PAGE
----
Monday, November 07, 2005

Cardinal Newman on Self-Education

  • Knowledge Viewed in Relation to Learning

  • Nay, self-education in any shape, in the most restricted sense, is preferable to a system of teaching which, professing so much, really does so little for the mind. Shut your College gates against the votary of knowledge, throw him back upon the searchings and the efforts of his own mind; he will gain by being spared an entrance into your Babel. Few indeed there are who can dispense with the stimulus and support of instructors, or will do any thing at all, if left to themselves. And fewer still (though such great minds are to be found), who will not, from such unassisted attempts, contract a self-reliance and a self-esteem, which are not only moral evils, but serious hindrances to the attainment of truth. And next to none, perhaps, or none, who will not be reminded from time to time of the disadvantage under which they lie, by their imperfect grounding, by the breaks, deficiencies, and irregularities of their knowledge, by the eccentricity of opinion and the confusion of principle which they exhibit. They will be too often ignorant of what every one knows and takes for granted, of that multitude of small truths which fall upon the {149} mind like dust, impalpable and ever accumulating; they may be unable to converse, they may argue perversely, they may pride themselves on their worst paradoxes or their grossest truisms, they may be full of their own mode of viewing things, unwilling to be put out of their way, slow to enter into the minds of others;—but, with these and whatever other liabilities upon their heads, they are likely to have more thought, more mind, more philosophy, more true enlargement, than those earnest but ill-used persons, who are forced to load their minds with a score of subjects against an examination, who have too much on their hands to indulge themselves in thinking or investigation, who devour premiss and conclusion together with indiscriminate greediness, who hold whole sciences on faith, and commit demonstrations to memory, and who too often, as might be expected, when their period of education is passed, throw up all they have learned in disgust, having gained nothing really by their anxious labours, except perhaps the habit of application.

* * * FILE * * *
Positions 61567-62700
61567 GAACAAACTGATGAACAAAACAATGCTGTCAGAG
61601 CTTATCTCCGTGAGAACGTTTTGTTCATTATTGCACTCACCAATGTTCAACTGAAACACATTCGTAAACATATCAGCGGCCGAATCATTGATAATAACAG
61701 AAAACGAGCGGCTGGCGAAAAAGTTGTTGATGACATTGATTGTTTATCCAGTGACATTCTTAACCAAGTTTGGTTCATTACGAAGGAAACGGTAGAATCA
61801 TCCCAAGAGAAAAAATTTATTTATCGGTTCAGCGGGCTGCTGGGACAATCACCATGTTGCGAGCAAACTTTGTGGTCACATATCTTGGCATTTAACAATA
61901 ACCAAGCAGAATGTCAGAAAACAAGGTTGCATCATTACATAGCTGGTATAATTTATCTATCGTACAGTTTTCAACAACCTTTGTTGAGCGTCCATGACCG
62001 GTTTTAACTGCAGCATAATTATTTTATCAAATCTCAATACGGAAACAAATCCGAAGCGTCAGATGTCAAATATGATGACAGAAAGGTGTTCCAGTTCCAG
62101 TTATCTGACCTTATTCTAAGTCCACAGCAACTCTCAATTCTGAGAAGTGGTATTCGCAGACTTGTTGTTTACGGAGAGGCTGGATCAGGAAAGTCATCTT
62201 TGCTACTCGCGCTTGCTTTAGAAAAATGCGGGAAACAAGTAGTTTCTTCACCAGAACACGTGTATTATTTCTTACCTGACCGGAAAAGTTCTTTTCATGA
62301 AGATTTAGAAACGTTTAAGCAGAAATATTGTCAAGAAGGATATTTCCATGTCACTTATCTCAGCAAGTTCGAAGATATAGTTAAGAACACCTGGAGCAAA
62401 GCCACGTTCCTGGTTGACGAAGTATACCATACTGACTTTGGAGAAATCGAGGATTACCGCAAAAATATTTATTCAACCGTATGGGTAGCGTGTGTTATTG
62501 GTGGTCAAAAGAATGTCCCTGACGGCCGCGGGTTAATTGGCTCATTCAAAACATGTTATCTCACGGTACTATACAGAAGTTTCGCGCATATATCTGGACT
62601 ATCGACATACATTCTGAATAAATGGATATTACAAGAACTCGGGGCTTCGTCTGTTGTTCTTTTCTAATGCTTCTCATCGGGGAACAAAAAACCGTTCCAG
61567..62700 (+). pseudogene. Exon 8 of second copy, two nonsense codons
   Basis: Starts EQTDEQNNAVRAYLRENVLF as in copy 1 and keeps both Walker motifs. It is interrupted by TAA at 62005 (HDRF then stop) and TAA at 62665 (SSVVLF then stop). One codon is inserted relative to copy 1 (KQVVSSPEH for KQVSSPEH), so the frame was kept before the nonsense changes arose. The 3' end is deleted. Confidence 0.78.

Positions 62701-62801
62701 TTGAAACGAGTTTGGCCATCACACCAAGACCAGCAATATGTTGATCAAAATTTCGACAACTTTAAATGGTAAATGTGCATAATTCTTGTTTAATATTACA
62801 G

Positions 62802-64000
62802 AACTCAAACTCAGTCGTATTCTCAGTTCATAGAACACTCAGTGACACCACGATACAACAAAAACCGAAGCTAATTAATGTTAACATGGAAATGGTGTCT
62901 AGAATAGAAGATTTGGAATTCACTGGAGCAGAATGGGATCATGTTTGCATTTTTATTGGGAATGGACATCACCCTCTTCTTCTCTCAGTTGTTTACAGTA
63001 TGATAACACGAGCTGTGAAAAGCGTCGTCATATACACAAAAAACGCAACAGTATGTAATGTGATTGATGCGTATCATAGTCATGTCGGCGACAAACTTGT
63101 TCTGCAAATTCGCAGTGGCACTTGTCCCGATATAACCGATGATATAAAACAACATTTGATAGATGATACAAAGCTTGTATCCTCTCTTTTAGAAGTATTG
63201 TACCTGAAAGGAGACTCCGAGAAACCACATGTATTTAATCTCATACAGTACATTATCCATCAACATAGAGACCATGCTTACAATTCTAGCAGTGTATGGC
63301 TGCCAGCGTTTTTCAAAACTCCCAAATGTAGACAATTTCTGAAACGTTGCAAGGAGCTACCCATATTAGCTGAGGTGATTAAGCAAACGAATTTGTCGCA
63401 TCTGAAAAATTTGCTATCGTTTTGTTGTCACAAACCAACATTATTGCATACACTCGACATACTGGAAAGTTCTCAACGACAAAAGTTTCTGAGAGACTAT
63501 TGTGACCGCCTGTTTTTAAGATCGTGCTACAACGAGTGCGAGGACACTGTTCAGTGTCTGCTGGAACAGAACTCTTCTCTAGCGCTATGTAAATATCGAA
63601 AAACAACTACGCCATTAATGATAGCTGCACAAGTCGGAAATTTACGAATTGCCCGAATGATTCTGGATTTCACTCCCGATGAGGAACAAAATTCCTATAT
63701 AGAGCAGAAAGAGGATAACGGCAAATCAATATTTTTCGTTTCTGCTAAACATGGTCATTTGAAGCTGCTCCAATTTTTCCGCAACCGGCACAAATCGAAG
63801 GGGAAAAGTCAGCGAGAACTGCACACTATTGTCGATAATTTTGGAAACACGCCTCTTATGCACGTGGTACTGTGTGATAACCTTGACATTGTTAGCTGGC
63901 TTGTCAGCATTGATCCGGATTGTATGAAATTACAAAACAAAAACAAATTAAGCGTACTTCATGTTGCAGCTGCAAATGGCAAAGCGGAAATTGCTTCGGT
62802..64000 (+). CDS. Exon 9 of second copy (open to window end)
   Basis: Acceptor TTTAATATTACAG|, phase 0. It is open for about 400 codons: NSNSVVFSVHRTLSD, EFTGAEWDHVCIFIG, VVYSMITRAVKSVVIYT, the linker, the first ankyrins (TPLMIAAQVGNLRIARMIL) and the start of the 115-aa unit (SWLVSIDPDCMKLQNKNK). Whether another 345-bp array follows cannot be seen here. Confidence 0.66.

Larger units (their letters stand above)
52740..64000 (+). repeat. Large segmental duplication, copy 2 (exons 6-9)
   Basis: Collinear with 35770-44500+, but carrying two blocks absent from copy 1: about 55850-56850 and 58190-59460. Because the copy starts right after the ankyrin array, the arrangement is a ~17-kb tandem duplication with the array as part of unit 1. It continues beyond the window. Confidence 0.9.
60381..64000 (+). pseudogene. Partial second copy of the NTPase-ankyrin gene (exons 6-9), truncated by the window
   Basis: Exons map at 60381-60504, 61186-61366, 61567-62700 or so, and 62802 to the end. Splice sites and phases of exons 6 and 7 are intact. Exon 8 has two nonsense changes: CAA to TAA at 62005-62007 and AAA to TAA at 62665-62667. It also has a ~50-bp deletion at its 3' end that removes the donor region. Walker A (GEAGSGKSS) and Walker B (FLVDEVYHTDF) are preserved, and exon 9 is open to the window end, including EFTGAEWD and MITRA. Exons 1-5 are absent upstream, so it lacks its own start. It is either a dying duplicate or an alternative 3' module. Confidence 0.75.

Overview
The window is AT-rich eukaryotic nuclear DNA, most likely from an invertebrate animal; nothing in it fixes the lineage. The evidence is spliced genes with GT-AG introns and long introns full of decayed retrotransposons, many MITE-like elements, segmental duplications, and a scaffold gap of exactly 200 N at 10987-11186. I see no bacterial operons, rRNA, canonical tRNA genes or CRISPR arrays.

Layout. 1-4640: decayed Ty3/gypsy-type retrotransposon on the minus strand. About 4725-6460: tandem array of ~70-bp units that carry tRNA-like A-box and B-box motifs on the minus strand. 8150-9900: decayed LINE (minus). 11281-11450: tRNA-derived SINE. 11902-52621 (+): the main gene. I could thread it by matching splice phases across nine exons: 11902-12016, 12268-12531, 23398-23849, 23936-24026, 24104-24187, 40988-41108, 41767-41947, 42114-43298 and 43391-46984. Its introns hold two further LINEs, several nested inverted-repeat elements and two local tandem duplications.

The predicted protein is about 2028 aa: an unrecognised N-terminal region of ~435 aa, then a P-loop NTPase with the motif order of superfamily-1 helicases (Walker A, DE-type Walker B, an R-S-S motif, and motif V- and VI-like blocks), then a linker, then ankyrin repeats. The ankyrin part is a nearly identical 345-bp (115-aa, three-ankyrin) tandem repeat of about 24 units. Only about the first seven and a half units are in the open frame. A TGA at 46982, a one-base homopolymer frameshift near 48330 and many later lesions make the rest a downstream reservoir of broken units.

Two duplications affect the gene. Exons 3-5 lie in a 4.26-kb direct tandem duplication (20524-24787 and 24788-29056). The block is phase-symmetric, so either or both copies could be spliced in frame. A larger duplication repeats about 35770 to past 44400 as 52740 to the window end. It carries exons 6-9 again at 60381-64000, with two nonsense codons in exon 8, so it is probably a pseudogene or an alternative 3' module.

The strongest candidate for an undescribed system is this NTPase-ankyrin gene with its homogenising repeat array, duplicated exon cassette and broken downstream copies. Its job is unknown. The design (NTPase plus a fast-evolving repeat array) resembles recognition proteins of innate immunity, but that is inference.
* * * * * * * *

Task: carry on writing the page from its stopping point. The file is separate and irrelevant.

Yet such is the better specimen of the fruit of that ambitious system which has of late years been making way among us: for its result on ordinary minds, and on the common run of students, is less satisfactory still; they leave their place of education simply dissipated and relaxed by the multiplicity of subjects, which they have never really mastered, and so shallow as not even to know their shallowness. How much better, I say, is it for the active and thoughtful intellect, where such is to be found, to eschew the College and the University altogether, than to submit to a drudgery so ignoble, a mockery so contumelious! How much more profitable for the independent mind, after the mere rudiments of education, to range through a library at random, taking {150} down books as they meet him, and pursuing the trains of thought which his mother wit suggests! How much healthier to wander into the fields, and there with the exiled Prince to find "tongues in the trees, books in the running brooks!" How much more genuine an education is that of the poor boy in the Poem [Note 2]—a Poem, whether in conception or in execution, one of the most touching in our language—who, not in the wide world, but ranging day by day around his widowed mother's home, "a dexterous gleaner" in a narrow field, and with only such slender outfit

    "as the village school and books a few

    contrived from the beach, and the quay, and the fisher's boat, and the inn's fireside, and the tradesman's shop, and the shepherd's walk, and the smuggler's hut, and the mossy moor, and the screaming gulls, and the restless waves, to fashion for himself a philosophy and a poetry of his own!

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